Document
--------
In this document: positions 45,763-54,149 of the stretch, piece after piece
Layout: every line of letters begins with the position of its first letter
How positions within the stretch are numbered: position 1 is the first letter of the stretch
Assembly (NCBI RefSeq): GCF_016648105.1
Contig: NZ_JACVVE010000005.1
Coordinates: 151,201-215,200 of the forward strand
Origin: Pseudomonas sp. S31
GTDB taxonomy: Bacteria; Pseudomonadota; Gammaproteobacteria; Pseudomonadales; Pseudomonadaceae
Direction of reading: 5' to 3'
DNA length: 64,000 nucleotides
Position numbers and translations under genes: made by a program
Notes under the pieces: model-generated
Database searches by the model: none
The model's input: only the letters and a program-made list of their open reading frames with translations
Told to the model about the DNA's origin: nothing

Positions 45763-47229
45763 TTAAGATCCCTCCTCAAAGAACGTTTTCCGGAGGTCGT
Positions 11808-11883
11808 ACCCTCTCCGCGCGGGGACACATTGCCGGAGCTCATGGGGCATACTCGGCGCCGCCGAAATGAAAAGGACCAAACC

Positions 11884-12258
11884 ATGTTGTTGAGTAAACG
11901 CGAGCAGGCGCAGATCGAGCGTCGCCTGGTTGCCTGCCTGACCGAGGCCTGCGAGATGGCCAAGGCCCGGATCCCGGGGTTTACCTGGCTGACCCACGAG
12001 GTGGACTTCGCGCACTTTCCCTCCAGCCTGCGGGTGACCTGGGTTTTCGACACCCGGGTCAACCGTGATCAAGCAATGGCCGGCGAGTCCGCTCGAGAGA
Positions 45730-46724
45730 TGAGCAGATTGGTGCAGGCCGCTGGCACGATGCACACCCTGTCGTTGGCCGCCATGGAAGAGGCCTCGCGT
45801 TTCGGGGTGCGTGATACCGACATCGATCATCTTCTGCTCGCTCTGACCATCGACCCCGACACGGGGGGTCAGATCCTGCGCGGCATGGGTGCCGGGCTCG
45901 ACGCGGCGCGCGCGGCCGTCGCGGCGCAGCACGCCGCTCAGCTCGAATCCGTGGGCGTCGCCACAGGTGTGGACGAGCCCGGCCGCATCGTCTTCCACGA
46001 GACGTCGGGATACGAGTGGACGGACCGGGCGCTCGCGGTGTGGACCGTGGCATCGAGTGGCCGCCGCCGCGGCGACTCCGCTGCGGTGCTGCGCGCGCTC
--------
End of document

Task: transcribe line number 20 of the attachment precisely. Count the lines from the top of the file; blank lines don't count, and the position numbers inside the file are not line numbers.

Positions 11884-12258